Science on FIRE—Facilitating Interdisciplinary Research and Education, a symposium sponsored by the American Association for the Advancement of Science (AAAS), recognized that “interdisciplinary research will have to be taken to new levels to address exceedingly difficult challenges” because the demands of complex problems require that experts from different disciplines and backgrounds have to work together, share and integrate information, and develop and test solutions that none of them alone could imagine. And as I noted in Creating a Culture of Collaboration, collaboration is seen as the way to address complex problems, add value, and achieve desired outcomes in fields as diverse as business, science, recreation, health care, social work, engineering, governance, and libraries.
If interdisciplinary collaboration is so important, then we should know how to improve it, and we should have a way a measuring it so we can know if it's getting better or worse.
This was the subject of another AAAS workshop, Interdisciplinary Collaboration in Innovative Science & Engineering Fields. The workshop report noted that in addition to measuring the outcomes of interdisciplinary collaboration we should look at process measures.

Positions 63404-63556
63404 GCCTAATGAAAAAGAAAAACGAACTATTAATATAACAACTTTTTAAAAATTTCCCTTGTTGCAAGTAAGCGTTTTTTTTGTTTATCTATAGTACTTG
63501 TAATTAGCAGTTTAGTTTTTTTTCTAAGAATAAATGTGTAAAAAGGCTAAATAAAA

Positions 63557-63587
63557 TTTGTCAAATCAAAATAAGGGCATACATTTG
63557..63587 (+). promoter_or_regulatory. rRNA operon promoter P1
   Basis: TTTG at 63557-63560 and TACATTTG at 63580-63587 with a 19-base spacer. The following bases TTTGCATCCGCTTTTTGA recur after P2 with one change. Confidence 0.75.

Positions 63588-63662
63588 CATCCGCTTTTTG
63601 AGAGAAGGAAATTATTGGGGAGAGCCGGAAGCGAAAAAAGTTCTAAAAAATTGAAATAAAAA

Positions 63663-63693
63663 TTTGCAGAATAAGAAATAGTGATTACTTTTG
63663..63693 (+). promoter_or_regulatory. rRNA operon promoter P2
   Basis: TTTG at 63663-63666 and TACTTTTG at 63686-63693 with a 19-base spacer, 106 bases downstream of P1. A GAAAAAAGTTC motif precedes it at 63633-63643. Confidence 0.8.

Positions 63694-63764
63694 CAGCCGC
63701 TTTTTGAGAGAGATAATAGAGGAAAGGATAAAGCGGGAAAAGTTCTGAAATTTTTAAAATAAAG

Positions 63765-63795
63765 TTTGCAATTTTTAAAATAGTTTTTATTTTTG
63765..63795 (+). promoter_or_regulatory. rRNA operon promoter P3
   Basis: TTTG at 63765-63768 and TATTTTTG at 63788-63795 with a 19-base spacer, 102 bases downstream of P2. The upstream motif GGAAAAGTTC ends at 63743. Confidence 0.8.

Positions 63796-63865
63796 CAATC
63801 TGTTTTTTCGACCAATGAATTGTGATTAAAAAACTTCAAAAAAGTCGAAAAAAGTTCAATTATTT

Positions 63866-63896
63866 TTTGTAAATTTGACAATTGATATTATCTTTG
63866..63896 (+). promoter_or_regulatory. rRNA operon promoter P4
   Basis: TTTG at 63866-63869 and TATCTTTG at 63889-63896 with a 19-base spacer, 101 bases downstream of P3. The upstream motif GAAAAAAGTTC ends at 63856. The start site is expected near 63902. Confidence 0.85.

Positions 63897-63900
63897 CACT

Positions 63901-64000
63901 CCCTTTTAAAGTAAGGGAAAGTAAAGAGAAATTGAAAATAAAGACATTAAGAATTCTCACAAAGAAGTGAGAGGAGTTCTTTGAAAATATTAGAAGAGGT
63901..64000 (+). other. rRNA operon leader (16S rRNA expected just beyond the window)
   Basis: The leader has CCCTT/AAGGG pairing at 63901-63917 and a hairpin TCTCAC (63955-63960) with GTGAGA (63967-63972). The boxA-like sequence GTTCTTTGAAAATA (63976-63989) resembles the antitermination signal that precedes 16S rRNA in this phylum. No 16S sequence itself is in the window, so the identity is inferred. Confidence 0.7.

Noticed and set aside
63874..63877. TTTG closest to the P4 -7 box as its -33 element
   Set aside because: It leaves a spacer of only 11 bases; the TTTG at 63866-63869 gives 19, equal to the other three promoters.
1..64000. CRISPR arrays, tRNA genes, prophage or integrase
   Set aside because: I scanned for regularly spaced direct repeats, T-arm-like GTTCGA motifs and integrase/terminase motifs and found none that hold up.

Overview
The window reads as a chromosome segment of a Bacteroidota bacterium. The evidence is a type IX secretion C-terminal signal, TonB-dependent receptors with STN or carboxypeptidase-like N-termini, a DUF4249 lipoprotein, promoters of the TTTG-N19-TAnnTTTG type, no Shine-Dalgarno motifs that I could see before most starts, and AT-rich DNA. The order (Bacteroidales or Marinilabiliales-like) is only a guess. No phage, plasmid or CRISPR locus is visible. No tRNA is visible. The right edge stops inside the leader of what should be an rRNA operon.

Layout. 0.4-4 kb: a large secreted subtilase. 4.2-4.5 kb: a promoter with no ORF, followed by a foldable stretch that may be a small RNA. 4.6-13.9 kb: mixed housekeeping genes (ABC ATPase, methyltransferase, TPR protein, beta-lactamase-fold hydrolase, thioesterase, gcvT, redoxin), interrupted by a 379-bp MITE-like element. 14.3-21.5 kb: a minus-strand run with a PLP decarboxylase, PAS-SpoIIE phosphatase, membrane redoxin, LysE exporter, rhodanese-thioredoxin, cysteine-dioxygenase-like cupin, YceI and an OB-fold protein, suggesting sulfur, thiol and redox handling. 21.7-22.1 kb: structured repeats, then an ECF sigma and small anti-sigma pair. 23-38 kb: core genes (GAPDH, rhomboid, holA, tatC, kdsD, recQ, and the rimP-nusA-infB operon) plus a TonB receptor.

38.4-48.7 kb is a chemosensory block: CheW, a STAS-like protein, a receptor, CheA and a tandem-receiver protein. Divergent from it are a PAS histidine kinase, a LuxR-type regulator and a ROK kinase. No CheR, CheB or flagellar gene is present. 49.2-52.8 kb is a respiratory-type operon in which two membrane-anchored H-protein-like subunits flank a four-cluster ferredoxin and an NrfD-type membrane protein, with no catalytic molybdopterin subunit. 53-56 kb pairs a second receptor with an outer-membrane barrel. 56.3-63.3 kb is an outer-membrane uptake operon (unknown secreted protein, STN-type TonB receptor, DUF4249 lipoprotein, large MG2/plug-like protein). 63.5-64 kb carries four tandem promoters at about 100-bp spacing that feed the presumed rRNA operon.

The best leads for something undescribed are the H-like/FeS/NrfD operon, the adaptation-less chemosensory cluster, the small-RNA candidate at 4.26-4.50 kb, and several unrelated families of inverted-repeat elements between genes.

Indeed, I have found subjective process measures to be useful. Laura Bronstein's Index of Interdisciplinary Collaboration* uses a 42 item questionnaire to measure five components that give useful feedback to the members of an interdisciplinary team:
- Collective ownership of goals
- Collaborative activities
- Reflection on process
If you are interested you can download a handout that briefly describes the five components, shows the questionnaire items for each, and lists the specific video clips I use from The Italian Job. If you would like more information, please let me know.
* Bronstein, L. R. (2002). Index of interdisciplinary collaboration. Social Work Research, 26 (2), 113-126.
Bronstein, L. R. (2003). A model for interdisciplinary collaboration. Social Work, 48 (3), 297-306.